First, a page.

In the 1960s, Kukkapuro says, it was “really fashionable for architects and artists to live in old factories” in order to inhabit spaces large enough to accommodate a live-work lifestyle. Since the Finnish capital lacked urban loft space, Yrjö and Irmeli decided to create their own studio-cum-residence, but closer to nature. The Kukkapuros obtained the land, situated nine miles outside Helsinki in the wooded suburb of Kauniainen, from Irmeli’s father. Yrjö acted as the architect for the project and worked with closely with engineer Eero Paloheimo to create the basic form. Inspired by a curved concrete awning spotted on a factory, they at first considered re-creating such a roof in fiberglass, but at 10,000 Finnish markka (roughly $21,000 in today’s currency), it was too expensive. To save money, they ended up using eight-centimeter-thick, poured-in-place concrete backed with spray-foam insulation. The roof’s graceful parabola is so mathematically perfect that no interior columns are needed—the lone pole, placed in the center of the structure, is used mostly by the Kukkapuros’ grandchildren for climbing.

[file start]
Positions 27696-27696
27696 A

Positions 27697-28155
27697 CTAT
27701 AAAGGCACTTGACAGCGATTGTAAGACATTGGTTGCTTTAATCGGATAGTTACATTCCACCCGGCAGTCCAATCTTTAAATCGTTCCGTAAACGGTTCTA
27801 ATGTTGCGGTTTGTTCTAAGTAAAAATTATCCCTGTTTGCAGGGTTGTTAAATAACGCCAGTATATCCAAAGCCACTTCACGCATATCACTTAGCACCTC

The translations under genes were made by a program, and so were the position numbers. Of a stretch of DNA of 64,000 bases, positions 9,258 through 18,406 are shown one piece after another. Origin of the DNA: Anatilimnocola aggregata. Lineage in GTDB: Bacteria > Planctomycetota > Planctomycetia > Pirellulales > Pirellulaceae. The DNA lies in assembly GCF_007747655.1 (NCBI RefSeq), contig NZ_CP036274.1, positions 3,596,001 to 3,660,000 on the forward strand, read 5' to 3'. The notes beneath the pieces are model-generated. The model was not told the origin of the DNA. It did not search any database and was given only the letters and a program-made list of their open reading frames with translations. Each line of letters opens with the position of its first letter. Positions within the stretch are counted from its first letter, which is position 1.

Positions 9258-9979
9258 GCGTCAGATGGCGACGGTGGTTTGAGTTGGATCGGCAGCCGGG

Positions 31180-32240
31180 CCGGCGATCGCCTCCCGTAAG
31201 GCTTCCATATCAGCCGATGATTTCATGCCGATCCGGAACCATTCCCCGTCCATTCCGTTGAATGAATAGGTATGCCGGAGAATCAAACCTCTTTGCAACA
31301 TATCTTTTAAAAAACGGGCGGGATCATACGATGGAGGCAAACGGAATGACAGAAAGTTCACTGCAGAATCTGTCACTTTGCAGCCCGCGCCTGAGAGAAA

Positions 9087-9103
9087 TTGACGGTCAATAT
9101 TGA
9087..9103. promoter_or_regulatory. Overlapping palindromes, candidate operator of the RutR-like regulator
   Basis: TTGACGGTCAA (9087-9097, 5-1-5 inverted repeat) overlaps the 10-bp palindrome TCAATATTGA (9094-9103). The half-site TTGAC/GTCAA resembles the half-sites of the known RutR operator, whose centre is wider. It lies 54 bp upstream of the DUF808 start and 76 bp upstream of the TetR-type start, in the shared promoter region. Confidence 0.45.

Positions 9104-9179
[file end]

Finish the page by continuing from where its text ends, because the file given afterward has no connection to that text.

Even as an industrial design student, Kukkapuro fabricated his own prototypes, and still lives surrounded by in-process models and entries from his extensive archive. “It’s easy to inspect and update one’s own works when they’re at hand all the time,” he says. Among those visible are his hallmark piece, the Karuselli chair and ottoman from 1964. The seat—a piece of free-form fiberglass sculpture fitted to the shape of the human body and upholstered with a detachable leather cushion, all set on top of a swiveling, crossed base—brought Kukkapuro international acclaim and earned him accolades from Terence Conran and Giò Ponti, who featured it on the cover of his magazine Domus in 1966. Karuselli, which means “merry-go-round” in Finnish, was recently announced as the first of his designs to be produced by Artek, the manufacturer founded by Alvar Aalto in 1935.